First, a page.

LudoEditor

It’s worth remembering that Jamin Warren didn’t have to settle on video games. He’s written about culture for one of the top daily newspapers in the country, and about music for the venerable web magazine, Pitchfork. It is, then, one index of the state of contemporary gaming journalism that his next move was to found Kill Screen, one of a new breed of journals framing the public discussion on the culture of gaming. We spoke to Warren about making the jump.

CR: Kill Screen is both a bellwether and driver of what some are calling New Games Journalism. How did we get to this particular place and time in gaming journalism?

JW: It’s a matter of maturity. Game journalism started as an offshoot of fandom. The gatekeepers that normally ushered a new medium into maturity — newspapers, television, radio — thought of games as pure adolescent fantasy. As a result, the people who took games seriously — fans — were the vanguard for writing about games.

Unfortunately, it’s a lot easier to love games than to love the mechanics of writing, so as a result, writing about games was driven by well-meaning folks who were interested in perpetuating a certain type of fan culture. What you’re seeing now is a maturation with folks with more traditional journalistic pedigree evaluating games as they would any other subject. Our new editor hails from Popular Science, has a feature in the queue for Harper’s, and interned at the New Yorker. He’s also a lifelong gamer and has a Manny Calavera from Grim Fandango tattoo. These are the people who are interested in writing about games now and we’re happy to be ushering in some of the best writing on the topic found anywhere.

CR: Presumably, that means that they’re striving to adopt a more objective perspective, looking at gaming as a phenomenon and not just something to consume. Are there other ways in which experience as a traditional journalist changes the way a critic approaches the subject of gaming?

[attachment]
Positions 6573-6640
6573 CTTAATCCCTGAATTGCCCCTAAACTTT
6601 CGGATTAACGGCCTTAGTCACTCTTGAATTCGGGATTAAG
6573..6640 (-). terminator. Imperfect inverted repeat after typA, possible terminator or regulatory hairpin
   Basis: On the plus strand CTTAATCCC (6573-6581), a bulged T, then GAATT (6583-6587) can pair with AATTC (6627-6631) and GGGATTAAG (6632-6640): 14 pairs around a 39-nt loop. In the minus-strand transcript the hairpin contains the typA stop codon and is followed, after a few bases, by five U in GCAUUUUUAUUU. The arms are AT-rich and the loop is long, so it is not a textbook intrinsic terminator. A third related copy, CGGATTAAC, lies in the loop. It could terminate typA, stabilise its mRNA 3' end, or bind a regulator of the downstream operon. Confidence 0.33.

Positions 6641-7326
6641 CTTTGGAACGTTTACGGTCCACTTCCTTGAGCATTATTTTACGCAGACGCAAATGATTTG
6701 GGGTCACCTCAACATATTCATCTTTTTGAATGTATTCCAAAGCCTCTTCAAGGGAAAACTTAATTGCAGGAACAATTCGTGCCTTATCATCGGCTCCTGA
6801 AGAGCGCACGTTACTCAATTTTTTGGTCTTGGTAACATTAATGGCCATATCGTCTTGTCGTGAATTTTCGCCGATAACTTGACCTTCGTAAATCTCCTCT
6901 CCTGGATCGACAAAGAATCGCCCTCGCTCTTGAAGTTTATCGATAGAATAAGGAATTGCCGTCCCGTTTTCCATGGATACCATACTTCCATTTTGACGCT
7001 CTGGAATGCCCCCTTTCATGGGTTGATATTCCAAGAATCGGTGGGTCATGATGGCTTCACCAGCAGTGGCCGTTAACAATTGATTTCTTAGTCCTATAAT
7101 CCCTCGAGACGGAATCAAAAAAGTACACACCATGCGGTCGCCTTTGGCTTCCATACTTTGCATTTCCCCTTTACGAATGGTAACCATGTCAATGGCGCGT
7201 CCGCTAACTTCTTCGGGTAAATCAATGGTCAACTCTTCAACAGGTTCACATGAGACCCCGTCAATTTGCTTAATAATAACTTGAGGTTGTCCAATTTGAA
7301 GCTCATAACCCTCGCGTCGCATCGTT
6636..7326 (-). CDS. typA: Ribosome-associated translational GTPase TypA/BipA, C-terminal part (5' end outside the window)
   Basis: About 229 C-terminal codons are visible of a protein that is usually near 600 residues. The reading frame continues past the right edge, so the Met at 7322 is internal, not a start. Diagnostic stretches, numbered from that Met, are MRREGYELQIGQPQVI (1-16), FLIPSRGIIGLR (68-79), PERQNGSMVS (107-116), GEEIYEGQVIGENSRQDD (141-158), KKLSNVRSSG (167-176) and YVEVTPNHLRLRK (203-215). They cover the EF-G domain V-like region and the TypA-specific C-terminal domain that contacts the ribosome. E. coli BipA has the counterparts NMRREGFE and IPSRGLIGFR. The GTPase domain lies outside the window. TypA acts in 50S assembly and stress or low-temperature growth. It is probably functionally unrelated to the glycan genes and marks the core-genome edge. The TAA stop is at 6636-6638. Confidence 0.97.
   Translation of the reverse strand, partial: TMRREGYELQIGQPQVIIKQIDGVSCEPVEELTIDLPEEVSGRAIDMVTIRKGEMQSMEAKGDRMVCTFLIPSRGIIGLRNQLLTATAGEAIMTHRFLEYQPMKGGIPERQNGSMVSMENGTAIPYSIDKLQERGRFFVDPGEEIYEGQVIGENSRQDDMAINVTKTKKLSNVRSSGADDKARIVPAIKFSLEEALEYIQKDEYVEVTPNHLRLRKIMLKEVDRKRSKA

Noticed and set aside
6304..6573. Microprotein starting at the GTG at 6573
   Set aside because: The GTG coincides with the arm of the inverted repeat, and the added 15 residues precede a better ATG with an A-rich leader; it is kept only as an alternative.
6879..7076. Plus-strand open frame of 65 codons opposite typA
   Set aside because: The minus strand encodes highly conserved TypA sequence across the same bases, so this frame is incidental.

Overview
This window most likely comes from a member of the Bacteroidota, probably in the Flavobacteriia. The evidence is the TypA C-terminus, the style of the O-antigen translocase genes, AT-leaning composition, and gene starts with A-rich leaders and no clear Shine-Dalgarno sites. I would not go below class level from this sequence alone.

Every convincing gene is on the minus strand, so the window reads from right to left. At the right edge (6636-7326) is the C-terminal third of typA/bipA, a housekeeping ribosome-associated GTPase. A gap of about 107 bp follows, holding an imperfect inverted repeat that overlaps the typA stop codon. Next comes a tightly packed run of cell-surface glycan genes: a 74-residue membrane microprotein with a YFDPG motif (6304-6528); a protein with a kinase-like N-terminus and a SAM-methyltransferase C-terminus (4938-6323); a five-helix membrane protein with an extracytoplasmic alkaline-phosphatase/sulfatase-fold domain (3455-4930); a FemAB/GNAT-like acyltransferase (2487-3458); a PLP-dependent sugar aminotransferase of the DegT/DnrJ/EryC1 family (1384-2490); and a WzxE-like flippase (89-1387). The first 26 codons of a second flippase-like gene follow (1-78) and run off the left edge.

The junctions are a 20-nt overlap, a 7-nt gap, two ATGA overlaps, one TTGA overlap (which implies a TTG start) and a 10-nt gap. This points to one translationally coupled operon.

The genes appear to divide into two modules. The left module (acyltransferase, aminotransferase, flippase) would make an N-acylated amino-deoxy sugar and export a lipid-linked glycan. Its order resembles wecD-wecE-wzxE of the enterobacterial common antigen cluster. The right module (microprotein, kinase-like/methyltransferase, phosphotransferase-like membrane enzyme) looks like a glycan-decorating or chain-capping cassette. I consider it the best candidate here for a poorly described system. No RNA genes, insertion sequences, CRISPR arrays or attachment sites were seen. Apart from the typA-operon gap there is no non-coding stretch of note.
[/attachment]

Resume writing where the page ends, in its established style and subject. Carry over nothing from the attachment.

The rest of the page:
Well, um, picking up the phone! This seems like a really simple one, but you’d be surprised (or not) how much a story improves if you just call the subject in question.

CR: Previously, you worked as a culture reporter for the Wall Street Journal. Was Kill Screen a natural outgrowth of your work there?

JW: Perhaps! I was a culture reporter so I was tasked with all things relevant for “kids” under the age of 40. That wasn’t just games — that was comics, television, literature. Games were something I had done my entire life, but I didn’t start thinking about them critically until I started at the Journal.

CR: How did you decide to take it from being one subject out of many that you wrote about in your capacity as a culture writer, to making gaming the focal point of its own magazine?

I wanted a space I could own and games seemed like one topic at the paper that could be mine. As a former music critic, I can say it’s hard to find something new to say. There are decades and decades of music criticism to work from. Games? Not so much. So it seemed like a much wider, open space to explore.

CR: From an editorial point of view, what do you look for in criticism? How do you see it evolving?